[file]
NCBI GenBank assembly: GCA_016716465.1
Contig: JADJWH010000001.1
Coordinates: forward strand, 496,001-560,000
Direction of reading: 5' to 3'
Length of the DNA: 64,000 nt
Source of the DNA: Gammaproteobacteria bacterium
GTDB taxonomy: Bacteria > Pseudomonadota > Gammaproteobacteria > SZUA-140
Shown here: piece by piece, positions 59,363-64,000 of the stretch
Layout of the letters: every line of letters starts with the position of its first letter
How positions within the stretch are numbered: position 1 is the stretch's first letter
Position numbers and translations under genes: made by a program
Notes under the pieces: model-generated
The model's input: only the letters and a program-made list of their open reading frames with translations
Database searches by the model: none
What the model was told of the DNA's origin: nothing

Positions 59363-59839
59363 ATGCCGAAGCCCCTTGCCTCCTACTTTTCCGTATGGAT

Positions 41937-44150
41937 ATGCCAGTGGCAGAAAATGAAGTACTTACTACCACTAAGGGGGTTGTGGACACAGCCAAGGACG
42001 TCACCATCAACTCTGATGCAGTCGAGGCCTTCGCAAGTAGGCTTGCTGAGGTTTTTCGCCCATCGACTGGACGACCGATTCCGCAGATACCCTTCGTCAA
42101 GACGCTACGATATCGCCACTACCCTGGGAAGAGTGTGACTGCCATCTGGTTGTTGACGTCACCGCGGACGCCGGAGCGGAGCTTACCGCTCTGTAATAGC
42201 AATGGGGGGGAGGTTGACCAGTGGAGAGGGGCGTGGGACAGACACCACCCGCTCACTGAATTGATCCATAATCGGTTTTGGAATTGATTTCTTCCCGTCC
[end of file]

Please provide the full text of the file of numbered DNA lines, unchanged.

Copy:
NCBI GenBank assembly: GCA_016716465.1
Contig: JADJWH010000001.1
Coordinates: forward strand, 496,001-560,000
Direction of reading: 5' to 3'
Length of the DNA: 64,000 nt
Source of the DNA: Gammaproteobacteria bacterium
GTDB taxonomy: Bacteria > Pseudomonadota > Gammaproteobacteria > SZUA-140
Shown here: piece by piece, positions 59,363-64,000 of the stretch
Layout of the letters: every line of letters starts with the position of its first letter
How positions within the stretch are numbered: position 1 is the stretch's first letter
Position numbers and translations under genes: made by a program
Notes under the pieces: model-generated
The model's input: only the letters and a program-made list of their open reading frames with translations
Database searches by the model: none
What the model was told of the DNA's origin: nothing

Positions 59363-59839
59363 ATGCCGAAGCCCCTTGCCTCCTACTTTTCCGTATGGAT

Positions 41937-44150
41937 ATGCCAGTGGCAGAAAATGAAGTACTTACTACCACTAAGGGGGTTGTGGACACAGCCAAGGACG
42001 TCACCATCAACTCTGATGCAGTCGAGGCCTTCGCAAGTAGGCTTGCTGAGGTTTTTCGCCCATCGACTGGACGACCGATTCCGCAGATACCCTTCGTCAA
42101 GACGCTACGATATCGCCACTACCCTGGGAAGAGTGTGACTGCCATCTGGTTGTTGACGTCACCGCGGACGCCGGAGCGGAGCTTACCGCTCTGTAATAGC
42201 AATGGGGGGGAGGTTGACCAGTGGAGAGGGGCGTGGGACAGACACCACCCGCTCACTGAATTGATCCATAATCGGTTTTGGAATTGATTTCTTCCCGTCC